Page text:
|Subject: East Timor to focus on renewable
East Timor to focus on renewable resources -Gusmao
MACAU, Oct 27 (Reuters) - Tiny East Timor, due to gain independence next May, will have to focus on renewable resources such as fishing, farming and tourism in order to develop its economy, leader Xanana Gusmao said in Macau on Saturday.
East Timor's infrastructure was battered in 1999 when militias trained by the Indonesian army unleashed a campaign of violence after the territory voted to end more than two decades of Indonesian rule.
Gusmao is a former anti-Indonesian guerrilla leader widely expected to become impoverished East Timor's first president.
He said the economic system of East Timor should be left to the private sector but education, public health and infrastructure should stay with the public sector.
"We will have to concentrate our efforts on developing renewable resources, such as fishing, tourism and agriculture," Gusmao told a briefing at the sixth Macau International Trade and Investment Fair on economic opportunities in his homeland.
Exports of coffee, sandal and teak wood, marble and manganese would also play a prominent role, he added.
Gusmao said a social benefits system would aid democracy.
"There can be no development without democracy, but also no democracy without stability, such as new employment and social benefits for the population," he said.
The Asian Development Bank says East Timor's per capita gross domestic product amounted to US$395 last year.
The territory has been administered by the United Nations since October 1999, following 24 years of occupation by Indonesia and four centuries of colonial rule by Portugal.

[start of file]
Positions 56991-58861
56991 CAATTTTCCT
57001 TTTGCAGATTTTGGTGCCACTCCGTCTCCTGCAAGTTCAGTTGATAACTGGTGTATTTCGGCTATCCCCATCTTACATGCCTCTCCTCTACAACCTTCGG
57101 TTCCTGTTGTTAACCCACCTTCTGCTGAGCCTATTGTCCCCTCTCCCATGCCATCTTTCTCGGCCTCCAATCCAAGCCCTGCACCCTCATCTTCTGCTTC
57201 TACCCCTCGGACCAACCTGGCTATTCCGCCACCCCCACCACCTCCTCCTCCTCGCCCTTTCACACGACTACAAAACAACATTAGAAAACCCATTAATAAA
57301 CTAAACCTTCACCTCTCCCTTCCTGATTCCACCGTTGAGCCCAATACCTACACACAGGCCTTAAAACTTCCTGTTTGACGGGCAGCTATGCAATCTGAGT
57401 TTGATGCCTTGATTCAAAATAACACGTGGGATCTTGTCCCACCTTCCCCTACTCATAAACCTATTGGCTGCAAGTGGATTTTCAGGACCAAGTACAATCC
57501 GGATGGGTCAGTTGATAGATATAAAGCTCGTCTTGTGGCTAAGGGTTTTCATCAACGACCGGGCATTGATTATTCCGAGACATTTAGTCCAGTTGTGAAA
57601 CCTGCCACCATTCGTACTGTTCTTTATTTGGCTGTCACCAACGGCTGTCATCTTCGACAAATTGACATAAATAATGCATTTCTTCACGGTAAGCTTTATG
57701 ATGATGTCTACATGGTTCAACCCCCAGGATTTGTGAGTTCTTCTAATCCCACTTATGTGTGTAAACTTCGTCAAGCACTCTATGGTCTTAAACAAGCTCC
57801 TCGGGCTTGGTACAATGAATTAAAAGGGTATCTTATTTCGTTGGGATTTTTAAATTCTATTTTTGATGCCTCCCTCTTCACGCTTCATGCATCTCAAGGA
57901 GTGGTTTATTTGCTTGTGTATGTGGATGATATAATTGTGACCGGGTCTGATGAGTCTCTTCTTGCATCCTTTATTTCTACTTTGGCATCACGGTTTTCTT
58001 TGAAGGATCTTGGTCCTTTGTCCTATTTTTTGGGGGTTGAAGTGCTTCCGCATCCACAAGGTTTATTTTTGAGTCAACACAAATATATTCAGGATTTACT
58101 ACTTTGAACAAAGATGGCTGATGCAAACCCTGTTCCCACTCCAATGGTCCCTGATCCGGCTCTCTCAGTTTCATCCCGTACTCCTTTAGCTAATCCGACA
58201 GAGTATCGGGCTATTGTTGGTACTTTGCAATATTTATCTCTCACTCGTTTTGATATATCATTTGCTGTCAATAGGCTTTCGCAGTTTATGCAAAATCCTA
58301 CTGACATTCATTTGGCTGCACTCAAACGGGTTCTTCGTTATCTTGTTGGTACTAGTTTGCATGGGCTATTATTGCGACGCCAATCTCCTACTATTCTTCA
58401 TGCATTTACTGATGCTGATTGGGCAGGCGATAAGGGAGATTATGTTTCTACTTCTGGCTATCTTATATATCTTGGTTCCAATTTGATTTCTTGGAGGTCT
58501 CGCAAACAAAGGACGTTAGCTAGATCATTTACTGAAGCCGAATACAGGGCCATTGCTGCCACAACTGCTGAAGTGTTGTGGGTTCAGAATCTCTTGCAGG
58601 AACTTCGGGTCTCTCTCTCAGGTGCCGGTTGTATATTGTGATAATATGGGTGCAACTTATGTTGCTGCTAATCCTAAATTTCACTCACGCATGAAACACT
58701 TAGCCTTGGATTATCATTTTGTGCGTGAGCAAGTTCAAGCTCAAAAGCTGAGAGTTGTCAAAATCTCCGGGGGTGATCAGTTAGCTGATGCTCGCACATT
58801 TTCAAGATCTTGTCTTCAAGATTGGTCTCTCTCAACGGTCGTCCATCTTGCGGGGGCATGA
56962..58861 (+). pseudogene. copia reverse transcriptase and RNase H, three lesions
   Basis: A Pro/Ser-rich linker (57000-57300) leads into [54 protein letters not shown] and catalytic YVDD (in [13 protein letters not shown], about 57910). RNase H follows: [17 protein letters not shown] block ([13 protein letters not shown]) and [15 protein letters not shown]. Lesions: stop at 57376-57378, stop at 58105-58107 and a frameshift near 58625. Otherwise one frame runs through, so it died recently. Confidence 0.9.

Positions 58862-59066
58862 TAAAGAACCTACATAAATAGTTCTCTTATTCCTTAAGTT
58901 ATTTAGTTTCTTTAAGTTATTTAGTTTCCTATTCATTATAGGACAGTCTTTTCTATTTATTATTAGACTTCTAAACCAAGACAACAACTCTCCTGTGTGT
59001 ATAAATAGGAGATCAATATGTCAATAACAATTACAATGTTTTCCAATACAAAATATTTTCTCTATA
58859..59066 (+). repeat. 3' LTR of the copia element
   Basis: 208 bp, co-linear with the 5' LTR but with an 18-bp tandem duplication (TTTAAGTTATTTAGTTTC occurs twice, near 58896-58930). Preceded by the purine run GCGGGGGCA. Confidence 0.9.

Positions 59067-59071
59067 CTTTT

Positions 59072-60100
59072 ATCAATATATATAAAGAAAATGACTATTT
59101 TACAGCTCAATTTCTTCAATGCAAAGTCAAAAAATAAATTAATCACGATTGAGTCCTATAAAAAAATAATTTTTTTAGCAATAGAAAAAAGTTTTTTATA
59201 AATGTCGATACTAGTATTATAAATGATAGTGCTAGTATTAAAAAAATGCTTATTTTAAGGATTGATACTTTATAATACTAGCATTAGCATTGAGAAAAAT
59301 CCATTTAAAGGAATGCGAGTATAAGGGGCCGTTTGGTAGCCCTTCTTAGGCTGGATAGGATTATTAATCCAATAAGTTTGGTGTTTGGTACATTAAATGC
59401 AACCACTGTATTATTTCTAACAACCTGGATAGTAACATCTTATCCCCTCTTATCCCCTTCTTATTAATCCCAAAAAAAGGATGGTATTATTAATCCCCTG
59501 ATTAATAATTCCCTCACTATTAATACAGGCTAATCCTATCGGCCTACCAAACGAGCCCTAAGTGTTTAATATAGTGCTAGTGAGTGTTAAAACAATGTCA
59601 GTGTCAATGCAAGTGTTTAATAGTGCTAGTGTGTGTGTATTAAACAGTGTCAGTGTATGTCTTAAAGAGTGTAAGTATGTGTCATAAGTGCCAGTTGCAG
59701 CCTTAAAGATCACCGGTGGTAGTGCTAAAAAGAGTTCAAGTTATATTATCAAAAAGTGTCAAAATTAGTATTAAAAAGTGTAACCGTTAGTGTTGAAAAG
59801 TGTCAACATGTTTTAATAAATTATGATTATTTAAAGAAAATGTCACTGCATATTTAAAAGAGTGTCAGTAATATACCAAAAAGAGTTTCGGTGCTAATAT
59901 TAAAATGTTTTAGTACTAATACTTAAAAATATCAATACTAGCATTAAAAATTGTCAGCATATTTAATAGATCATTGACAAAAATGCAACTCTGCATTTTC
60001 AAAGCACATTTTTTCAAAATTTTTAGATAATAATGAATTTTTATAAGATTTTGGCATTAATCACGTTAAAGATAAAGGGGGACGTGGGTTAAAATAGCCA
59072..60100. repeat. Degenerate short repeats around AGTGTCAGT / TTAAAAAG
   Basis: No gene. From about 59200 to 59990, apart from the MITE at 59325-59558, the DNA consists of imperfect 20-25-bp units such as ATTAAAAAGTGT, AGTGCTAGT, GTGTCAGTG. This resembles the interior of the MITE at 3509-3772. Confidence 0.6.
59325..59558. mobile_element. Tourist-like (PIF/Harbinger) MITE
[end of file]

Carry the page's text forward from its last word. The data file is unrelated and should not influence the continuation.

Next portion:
Gusmao vowed that the future Democratic State of Timor Lorosae would avoid "big government" and steer clear of the "temptations" posed by the multi-million dollar revenue from oil and gas expected to come in from the Timor Gap in coming years.
He said the departure of foreign residents, who had created what he called a fictitious economy, would trigger a shock.
Gusmao was referring to thousands of foreign aid workers and military personnel in East Timor, many of whom are expected to leave the half-island off northern Australia after it gains independence on May 20 next year.
Gusmao said East Timor's Constituent Assembly was expected to pass a constitution in December. Legislation on investments would possibly only be drafted next year, he said, adding that for the time being there are no rules on capital flows.
Gusmao said East Timor would continue to use Portuguese, as a way of keeping its identity distinct from Indonesia.
Macau and East Timor share a common history as former Portuguese colonies.
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